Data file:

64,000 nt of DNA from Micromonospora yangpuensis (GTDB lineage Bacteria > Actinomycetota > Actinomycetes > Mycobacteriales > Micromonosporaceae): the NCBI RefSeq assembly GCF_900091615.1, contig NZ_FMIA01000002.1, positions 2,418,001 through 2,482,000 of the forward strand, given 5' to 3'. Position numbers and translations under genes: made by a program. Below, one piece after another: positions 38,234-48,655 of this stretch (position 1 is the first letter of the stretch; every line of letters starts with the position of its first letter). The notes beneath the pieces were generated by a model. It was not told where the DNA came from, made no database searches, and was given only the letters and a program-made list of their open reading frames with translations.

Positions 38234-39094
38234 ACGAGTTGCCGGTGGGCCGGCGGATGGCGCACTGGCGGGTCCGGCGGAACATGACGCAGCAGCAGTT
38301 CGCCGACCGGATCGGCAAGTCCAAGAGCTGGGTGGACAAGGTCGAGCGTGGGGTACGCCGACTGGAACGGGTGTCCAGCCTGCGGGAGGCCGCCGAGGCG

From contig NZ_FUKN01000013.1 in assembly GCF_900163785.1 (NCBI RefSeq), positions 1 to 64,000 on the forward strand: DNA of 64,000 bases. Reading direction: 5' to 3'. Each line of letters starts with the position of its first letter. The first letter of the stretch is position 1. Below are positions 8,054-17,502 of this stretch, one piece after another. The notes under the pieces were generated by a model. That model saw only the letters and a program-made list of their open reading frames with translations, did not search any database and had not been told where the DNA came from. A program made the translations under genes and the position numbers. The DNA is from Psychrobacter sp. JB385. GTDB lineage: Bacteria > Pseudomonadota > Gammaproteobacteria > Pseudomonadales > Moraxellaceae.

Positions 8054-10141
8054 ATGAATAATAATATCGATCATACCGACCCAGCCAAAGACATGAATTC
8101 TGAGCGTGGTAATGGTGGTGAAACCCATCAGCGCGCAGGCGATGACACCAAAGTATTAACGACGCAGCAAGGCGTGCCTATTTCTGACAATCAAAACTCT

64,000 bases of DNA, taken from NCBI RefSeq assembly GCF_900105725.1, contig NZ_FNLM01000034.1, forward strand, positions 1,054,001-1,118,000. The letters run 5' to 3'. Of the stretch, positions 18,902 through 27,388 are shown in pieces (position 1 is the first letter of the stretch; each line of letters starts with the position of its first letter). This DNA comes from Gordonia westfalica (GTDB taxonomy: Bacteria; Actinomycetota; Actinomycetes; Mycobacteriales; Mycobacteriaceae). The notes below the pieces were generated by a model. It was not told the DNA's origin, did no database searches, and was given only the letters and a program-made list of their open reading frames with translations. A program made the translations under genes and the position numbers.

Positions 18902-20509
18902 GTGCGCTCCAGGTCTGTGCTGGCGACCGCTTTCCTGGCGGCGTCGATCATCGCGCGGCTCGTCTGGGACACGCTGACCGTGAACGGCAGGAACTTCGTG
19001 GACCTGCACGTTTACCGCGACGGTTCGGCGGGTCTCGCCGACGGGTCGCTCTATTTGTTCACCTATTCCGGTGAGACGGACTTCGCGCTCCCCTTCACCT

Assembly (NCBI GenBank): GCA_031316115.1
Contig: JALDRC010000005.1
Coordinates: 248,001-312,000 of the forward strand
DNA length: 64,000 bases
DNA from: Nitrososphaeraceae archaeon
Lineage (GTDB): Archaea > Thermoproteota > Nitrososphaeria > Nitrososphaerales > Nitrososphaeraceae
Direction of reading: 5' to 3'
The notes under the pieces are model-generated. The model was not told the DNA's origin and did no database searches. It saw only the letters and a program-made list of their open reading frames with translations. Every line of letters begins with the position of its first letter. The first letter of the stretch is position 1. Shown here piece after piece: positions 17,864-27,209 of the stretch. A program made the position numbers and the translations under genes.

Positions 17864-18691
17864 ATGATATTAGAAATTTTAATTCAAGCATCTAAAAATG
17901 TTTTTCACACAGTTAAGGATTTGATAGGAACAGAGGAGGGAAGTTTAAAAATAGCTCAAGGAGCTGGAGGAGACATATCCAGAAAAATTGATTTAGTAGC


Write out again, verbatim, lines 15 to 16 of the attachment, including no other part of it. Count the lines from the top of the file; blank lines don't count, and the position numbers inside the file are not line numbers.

Coordinates: 248,001-312,000 of the forward strand
DNA length: 64,000 bases